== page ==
The recent sale of SABMiller to AB InBev has created a global mammoth that makes a third of the beer sold in the world - including brands like Budweiser, Stella Artois, Grolsch, Peroni and Fosters. But many beer drinkers are moving away from the big names - and opting for locally brewed craft beers. Elena Casas reports.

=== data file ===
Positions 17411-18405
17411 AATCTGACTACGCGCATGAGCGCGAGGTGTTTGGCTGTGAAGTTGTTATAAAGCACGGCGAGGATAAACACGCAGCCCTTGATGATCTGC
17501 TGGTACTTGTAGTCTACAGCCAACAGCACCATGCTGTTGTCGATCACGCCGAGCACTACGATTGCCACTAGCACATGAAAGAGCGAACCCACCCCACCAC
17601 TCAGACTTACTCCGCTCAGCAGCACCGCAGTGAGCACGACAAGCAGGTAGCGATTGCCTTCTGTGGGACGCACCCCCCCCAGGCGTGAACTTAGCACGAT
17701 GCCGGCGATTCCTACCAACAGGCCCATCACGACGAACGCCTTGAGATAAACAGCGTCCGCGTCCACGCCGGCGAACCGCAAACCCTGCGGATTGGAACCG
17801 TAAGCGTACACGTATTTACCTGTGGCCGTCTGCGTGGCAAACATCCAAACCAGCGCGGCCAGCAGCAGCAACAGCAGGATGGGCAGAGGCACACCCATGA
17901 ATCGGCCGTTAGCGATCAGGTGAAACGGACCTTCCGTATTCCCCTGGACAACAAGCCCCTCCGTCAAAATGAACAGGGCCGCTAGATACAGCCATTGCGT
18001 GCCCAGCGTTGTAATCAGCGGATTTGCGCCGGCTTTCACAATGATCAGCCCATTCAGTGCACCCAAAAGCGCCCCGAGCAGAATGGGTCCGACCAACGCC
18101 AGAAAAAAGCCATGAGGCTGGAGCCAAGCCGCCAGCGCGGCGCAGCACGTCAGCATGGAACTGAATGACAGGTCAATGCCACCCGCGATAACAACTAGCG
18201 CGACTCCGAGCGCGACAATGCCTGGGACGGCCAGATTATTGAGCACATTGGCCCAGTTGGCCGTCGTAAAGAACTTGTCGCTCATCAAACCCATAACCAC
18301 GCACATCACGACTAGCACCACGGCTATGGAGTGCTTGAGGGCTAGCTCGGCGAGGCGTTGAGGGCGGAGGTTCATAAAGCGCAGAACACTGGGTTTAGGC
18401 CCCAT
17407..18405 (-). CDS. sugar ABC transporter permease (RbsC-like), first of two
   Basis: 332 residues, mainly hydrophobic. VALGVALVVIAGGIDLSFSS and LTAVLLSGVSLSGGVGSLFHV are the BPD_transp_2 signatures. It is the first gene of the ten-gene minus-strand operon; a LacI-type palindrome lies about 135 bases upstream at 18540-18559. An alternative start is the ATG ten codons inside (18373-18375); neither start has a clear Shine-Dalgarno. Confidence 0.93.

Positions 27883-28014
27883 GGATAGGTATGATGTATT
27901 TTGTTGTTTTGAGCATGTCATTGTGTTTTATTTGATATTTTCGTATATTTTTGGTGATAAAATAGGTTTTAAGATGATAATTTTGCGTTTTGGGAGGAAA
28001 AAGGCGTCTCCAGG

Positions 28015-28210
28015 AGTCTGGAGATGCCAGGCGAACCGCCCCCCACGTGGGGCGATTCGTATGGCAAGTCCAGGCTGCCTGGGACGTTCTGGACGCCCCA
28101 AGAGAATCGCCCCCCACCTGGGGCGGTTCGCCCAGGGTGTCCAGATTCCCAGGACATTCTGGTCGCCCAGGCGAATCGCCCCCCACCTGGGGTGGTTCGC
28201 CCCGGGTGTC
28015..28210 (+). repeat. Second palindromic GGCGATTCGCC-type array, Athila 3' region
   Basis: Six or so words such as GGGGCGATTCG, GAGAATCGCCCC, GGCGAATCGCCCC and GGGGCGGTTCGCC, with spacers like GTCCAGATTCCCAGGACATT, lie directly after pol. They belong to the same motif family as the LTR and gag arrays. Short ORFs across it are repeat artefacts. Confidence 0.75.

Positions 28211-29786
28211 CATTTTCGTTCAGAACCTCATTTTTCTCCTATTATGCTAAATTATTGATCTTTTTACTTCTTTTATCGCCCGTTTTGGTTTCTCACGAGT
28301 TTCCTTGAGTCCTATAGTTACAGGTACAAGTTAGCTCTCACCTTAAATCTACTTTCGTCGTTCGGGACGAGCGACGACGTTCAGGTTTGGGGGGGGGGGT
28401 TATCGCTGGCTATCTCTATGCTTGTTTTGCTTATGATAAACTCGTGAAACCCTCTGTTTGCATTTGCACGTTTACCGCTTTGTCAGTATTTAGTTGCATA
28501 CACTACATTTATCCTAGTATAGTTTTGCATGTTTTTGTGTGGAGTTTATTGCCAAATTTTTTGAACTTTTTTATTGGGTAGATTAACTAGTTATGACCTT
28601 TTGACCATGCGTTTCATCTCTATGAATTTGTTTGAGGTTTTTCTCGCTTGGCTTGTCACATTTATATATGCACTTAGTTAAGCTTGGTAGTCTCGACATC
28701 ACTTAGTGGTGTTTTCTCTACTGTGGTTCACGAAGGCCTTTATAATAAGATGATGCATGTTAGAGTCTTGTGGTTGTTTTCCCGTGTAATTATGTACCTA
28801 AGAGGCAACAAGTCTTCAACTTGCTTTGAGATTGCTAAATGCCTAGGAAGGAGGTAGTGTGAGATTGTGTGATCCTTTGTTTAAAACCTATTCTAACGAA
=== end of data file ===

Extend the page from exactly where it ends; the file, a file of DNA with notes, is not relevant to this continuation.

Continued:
The beers on tap at this London pub haven't travelled far - they're brewed right here on site. Each tipple is the handiwork of master brewer Sam Dickison. (SOUNDBITE) (English) MASTER BREWER, SAM DICKISON, SAYING: 'The beer ferments right here for four to six days after we've added the yeast - this one here is just ready to drink' The small scale process means Sam has lots of room to experiment. (SOUNDBITE) (English) MASTER BREWER, SAM DICKISON, SAYING: "Cocoa nibs which I have roasted in the kitchen. I put raspberry puree into a wheat beer before, and that turned out really nice.' The pub's customers agree - the new flavours are flying out of the pumps. They want choice - something the recent 68 billion pound merger of the world's two biggest beer conglomerates, SABMiller and AB InBev, may well reduce in the mass market. BGC Partners Market Strategist, Mike Ingram. (SOUNDBITE) (English) BGC PARTNERS, MIKE INGRAM, SAYING: 'I really question whether this deal is good for consumers - you're creating what some have called the OPEC of beer, it will have enormous global market share.' Craft beer's share is growing fast, though - by around 15 per cent a year in the UK. Dan Hills runs three micro brewing pubs - he says the trend for local brews has won over a much wider public. (SOUNDBITE) (English) MICROBREWER, DAN HILLS, SAYING: 'The market has grown enormously because so many more people are trying it. I think that's come from having so many accessible products, which are paving the way to the wider range.' The popularity of craft helped beer sales rise in Britain last year, for the first time in a decade - meaning it could also help stave off last orders for Britain's struggling pub industry.